Tauopathies are neurodegenerative diseases characterized by intracellular amyloid deposits of tau protein. Missense mutations in the tau gene (MAPT) correlate with aggregation propensity and cause dominantly inherited tauopathies, but their biophysical mechanism driving amyloid formation is poorly understood. Many disease-associated mutations localize within tau’s repeat domain at inter-repeat interfaces proximal to amyloidogenic sequences, such as 306VQIVYK311. We use cross-linking mass spectrometry, recombinant protein and synthetic peptide systems, in silico modeling, and cell models to conclude that the aggregation-prone 306VQIVYK311 motif forms metastable compact structures with its upstream sequence that modulates aggregation propensity. We report that disease-associated mutations, isomerization of a critical proline, or alternative splicing are all sufficient to destabilize this local structure and trigger spontaneous aggregation. These findings provide a biophysical framework to explain the basis of early conformational changes that may underlie genetic and sporadic tau pathogenesis.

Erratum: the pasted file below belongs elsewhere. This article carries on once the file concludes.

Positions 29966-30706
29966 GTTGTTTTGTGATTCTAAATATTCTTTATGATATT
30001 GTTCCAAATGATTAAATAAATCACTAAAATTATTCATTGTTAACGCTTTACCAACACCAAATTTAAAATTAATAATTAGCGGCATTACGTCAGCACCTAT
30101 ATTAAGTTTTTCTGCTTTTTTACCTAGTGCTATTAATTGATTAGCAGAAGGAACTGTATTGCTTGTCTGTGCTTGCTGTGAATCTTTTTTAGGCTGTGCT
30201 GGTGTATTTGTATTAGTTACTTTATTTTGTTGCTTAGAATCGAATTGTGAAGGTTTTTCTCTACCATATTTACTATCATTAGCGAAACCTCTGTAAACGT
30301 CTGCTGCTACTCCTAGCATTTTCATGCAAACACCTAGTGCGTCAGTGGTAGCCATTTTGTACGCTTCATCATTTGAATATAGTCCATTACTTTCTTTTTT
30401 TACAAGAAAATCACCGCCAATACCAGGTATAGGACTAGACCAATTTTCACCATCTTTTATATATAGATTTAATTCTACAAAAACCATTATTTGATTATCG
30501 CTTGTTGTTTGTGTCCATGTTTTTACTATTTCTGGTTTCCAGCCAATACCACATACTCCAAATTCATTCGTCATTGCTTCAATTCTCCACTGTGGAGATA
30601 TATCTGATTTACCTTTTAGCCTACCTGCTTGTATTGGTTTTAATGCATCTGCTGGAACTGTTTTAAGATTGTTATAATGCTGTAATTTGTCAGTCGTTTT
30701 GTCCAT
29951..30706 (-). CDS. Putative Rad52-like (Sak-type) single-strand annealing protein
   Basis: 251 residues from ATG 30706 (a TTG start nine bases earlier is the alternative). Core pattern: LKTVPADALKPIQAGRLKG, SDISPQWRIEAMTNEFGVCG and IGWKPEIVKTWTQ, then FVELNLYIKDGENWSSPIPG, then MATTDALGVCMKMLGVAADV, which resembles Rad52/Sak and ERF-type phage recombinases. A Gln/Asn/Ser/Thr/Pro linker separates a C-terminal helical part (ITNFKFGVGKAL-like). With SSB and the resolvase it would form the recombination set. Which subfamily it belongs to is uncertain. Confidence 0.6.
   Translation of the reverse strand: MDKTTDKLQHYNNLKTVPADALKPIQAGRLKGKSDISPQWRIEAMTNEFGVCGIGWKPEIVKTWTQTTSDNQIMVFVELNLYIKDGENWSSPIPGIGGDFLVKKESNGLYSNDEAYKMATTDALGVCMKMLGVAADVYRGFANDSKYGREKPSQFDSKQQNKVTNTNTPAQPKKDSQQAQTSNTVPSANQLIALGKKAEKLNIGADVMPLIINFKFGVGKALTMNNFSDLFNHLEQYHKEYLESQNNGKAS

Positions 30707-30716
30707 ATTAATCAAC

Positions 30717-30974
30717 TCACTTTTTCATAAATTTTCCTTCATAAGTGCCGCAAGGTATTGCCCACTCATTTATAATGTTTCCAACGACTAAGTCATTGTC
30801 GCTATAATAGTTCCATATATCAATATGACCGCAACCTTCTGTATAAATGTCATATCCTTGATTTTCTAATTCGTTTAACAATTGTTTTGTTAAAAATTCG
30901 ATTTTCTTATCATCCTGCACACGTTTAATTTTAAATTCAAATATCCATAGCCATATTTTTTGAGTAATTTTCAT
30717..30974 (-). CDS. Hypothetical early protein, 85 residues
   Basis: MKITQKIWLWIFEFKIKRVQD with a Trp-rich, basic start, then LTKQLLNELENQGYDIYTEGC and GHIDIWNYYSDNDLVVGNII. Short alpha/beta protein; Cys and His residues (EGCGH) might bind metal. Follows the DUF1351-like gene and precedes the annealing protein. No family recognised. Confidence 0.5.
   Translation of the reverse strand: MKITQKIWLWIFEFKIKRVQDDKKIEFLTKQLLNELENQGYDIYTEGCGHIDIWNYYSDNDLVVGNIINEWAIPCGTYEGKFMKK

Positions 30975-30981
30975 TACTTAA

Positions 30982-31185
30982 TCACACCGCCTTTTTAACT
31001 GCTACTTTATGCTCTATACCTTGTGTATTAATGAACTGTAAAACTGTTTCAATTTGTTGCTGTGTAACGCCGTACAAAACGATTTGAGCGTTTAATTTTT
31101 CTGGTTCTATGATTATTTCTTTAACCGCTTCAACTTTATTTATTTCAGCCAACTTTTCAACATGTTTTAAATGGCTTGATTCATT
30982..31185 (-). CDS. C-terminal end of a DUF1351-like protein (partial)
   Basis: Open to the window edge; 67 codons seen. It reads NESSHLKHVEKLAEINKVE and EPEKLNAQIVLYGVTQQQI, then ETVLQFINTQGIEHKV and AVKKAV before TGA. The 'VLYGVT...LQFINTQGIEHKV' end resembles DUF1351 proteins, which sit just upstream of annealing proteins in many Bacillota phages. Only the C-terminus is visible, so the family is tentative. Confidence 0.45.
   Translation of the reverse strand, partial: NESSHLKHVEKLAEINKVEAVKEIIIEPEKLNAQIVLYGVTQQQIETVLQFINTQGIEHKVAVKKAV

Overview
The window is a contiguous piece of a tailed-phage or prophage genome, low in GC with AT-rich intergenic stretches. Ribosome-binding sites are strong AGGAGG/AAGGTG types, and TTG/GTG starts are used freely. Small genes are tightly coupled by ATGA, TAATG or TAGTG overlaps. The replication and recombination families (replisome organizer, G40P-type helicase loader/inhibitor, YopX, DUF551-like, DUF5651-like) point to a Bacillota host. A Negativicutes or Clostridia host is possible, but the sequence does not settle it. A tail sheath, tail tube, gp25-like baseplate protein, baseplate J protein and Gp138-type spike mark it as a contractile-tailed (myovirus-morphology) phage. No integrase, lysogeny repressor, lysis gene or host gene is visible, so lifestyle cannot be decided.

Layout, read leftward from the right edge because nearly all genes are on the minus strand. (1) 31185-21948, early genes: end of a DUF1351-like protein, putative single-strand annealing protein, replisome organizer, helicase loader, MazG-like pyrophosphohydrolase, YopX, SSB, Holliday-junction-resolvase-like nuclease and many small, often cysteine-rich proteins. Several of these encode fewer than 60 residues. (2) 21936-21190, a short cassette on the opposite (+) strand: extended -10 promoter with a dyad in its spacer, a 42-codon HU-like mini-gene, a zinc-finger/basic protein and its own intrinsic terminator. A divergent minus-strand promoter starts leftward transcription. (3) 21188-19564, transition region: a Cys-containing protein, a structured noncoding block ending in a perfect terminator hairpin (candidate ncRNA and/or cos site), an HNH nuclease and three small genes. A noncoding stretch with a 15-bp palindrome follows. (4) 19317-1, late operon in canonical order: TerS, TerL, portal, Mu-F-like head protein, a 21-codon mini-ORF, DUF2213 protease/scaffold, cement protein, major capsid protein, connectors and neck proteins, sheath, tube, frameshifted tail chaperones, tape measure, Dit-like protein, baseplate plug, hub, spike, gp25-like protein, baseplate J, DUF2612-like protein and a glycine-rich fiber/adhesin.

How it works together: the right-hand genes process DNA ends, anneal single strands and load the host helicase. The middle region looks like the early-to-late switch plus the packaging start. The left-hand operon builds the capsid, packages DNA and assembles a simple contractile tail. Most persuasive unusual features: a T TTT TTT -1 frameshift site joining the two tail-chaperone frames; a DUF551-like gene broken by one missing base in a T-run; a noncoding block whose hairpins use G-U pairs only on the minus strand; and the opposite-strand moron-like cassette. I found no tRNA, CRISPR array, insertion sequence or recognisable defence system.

ASJC Scopus subject areas
- Biochemistry, Genetics and Molecular Biology(all)
- Physics and Astronomy(all)